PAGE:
Education Minister Chan Chun Sing on...


Social media is part of our lives, but it is a double-edged sword. Some of you view it positively because that is your way to spread good and positive messages. Some of you use it to destress together with your friends.

But on the other hand, many of us, adults included, get this Fomo - fear of missing out - feeling. Why is it that nobody seems to react to the photo I posted? So that, I think, is a layer of stress for many of you. You have to face this kind of comparison every moment of your life...

Learning how to cope with this is also very important because, otherwise, you would be beholden to the entire social media feed and your whole psychology will be driven by this, and that's unhealthy.


I've heard very sad stories where the youths needed help, but were fearful that they would be stigmatised and it will be in their records... We want everyone to share the message - that it can happen to any one of us and it can happen at any point in our life and there should be no stigma if you come forward and seek help. And it's actually better to seek help early rather than later. And that is a message that I think we hope that more of our young people, more of our parents can understand and accept. But having said that, it's a cultural shift that we need to engender in society. And having said that, I'm also quite encouraged to see that among the younger generation, more of them are coming forward to talk about it. But there are many more whom I suspect are not coming forward yet.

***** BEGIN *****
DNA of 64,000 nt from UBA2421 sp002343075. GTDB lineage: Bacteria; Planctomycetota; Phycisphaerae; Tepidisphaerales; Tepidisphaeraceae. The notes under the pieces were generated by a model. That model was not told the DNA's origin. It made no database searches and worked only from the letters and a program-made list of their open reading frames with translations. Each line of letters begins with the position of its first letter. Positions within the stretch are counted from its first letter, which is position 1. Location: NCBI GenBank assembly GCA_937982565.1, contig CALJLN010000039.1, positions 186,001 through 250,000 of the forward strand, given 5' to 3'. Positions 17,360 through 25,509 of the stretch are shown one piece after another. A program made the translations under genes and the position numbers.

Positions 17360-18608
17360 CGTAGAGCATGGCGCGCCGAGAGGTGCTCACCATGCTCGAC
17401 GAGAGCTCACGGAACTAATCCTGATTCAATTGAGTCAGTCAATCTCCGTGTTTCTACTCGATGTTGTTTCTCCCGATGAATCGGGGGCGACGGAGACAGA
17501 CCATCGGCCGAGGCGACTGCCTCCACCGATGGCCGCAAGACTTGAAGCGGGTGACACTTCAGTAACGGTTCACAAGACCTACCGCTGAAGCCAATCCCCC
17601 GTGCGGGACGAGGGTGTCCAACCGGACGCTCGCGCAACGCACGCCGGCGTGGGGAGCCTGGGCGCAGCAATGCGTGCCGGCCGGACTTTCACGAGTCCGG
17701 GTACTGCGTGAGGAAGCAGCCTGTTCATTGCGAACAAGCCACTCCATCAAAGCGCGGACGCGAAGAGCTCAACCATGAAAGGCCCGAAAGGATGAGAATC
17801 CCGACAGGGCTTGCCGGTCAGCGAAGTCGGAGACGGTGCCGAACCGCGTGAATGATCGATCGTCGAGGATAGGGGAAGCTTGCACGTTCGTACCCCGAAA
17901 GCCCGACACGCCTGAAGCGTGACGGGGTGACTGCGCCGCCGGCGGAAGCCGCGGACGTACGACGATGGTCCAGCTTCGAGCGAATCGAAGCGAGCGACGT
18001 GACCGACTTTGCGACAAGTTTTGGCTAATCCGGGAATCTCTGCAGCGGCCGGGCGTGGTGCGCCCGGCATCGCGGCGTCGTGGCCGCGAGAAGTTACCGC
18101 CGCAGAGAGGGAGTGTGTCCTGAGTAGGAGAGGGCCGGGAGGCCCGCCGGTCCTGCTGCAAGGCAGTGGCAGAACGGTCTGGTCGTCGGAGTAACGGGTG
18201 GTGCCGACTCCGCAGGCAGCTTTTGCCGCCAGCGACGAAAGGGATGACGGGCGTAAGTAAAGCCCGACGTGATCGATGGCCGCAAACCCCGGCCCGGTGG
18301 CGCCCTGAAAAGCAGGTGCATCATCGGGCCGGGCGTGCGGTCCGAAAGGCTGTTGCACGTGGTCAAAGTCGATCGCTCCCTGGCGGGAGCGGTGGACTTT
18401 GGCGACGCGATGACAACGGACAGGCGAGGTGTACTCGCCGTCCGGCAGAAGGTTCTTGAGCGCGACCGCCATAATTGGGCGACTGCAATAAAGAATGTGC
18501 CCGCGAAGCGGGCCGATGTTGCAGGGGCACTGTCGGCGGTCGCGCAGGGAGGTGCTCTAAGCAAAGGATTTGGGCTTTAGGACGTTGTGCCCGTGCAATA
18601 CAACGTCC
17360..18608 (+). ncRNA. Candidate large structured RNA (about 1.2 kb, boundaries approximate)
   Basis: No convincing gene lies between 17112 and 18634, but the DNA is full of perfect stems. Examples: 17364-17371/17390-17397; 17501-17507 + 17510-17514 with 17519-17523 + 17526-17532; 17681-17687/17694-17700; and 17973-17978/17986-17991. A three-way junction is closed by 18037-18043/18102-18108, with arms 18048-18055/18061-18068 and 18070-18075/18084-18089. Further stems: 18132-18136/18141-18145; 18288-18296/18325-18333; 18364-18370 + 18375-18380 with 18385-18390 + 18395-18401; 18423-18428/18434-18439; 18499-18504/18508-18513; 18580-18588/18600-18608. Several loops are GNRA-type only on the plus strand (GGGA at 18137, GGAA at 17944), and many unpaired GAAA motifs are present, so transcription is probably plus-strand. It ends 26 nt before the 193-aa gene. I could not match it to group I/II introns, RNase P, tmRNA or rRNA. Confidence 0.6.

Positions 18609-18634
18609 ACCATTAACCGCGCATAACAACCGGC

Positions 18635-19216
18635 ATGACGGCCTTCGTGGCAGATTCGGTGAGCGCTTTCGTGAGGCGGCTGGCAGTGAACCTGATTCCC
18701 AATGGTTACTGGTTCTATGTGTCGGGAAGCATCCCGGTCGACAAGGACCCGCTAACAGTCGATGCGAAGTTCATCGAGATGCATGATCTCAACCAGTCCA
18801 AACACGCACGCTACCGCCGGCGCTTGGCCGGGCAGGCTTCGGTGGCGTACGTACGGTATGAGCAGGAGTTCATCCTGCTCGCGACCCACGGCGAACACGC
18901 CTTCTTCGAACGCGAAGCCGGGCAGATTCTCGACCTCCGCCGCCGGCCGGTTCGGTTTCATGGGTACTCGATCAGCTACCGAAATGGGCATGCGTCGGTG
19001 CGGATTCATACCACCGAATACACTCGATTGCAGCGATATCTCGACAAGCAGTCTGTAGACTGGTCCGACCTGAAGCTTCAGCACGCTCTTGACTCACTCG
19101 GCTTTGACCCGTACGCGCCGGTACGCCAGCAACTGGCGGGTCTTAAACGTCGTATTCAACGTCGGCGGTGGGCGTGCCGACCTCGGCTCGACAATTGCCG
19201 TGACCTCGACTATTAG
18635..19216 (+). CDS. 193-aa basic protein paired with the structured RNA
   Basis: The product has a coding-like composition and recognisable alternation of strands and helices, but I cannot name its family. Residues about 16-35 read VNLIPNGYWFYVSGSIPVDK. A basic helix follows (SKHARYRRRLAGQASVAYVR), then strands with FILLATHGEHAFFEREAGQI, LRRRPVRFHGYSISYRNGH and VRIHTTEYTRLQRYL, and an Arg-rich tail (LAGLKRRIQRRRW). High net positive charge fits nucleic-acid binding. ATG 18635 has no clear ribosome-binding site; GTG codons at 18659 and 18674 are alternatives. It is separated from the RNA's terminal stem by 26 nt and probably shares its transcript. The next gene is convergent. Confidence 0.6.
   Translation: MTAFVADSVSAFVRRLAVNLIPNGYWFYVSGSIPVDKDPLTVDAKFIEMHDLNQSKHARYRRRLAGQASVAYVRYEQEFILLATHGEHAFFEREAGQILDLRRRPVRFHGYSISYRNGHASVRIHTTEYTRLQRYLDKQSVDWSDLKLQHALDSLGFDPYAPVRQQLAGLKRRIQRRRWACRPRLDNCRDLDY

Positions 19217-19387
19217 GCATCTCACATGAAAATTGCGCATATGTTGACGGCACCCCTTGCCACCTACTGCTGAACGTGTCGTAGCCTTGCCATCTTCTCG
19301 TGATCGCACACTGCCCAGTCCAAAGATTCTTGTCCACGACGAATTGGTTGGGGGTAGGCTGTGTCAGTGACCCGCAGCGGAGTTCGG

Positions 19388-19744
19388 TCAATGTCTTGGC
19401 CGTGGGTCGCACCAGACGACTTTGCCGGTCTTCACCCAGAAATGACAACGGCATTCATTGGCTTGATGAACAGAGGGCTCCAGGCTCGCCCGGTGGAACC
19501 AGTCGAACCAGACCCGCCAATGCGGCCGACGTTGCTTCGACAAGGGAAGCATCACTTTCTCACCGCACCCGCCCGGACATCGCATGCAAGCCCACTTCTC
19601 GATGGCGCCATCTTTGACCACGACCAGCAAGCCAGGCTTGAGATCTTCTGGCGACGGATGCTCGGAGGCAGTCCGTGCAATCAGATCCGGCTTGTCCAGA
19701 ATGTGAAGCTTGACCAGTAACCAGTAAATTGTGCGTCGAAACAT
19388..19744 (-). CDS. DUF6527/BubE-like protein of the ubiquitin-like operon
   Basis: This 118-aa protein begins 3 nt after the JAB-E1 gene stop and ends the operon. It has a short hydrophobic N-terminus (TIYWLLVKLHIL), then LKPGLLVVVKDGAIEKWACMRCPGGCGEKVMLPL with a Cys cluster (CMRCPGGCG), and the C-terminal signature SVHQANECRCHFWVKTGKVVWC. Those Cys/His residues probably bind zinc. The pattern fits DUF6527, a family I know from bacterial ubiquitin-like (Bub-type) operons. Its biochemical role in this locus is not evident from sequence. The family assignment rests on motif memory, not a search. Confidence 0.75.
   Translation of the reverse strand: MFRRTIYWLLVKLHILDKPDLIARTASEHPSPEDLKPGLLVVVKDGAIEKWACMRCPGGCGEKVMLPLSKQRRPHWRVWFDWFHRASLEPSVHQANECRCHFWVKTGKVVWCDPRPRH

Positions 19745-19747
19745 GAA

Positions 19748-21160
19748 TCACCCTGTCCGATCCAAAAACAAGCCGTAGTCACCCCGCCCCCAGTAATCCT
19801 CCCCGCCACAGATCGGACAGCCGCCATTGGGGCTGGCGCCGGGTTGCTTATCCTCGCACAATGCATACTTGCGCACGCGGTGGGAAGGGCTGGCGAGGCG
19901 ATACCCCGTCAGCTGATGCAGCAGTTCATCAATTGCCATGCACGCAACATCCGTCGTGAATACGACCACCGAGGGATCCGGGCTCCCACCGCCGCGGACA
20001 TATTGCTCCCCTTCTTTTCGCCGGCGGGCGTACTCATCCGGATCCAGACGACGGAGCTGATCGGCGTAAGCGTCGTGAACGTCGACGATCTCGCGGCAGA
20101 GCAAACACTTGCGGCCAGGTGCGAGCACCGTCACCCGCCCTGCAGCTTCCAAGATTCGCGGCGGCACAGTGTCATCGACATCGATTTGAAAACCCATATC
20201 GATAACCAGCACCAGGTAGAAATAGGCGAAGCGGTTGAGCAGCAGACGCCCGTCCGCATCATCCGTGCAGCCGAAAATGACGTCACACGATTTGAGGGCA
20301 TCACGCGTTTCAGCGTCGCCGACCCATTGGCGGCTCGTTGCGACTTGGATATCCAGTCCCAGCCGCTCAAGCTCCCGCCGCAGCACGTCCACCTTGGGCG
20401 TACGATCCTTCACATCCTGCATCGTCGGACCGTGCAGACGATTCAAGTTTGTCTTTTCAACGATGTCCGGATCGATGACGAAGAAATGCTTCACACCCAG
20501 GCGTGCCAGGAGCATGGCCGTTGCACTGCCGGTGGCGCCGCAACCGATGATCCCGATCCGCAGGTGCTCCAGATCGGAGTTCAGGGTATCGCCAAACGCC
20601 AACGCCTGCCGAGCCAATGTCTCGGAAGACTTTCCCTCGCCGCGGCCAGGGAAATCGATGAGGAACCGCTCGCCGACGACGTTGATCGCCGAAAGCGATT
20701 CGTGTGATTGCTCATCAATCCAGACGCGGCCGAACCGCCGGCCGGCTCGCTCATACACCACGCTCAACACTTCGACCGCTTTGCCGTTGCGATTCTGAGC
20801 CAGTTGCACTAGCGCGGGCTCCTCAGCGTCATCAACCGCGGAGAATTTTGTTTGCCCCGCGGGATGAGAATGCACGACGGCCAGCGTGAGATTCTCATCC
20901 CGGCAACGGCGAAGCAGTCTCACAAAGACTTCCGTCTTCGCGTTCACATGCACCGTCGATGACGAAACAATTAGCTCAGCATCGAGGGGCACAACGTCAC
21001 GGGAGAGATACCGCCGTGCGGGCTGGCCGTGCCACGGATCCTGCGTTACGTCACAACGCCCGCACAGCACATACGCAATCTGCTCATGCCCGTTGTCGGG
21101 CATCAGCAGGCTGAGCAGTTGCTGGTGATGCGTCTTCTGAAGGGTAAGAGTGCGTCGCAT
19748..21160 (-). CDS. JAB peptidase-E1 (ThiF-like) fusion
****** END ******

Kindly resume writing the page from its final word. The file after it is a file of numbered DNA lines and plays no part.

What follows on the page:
Recently, in the Olympics, some elite athletes talked about the mental health challenges they face. There's no shame in talking about it... That's how we grow and it's part of growing up.

A version of this article appeared in the print edition of The Sunday Times on August 01, 2021, with the headline 'Education Minister Chan Chun Sing on...'. Subscribe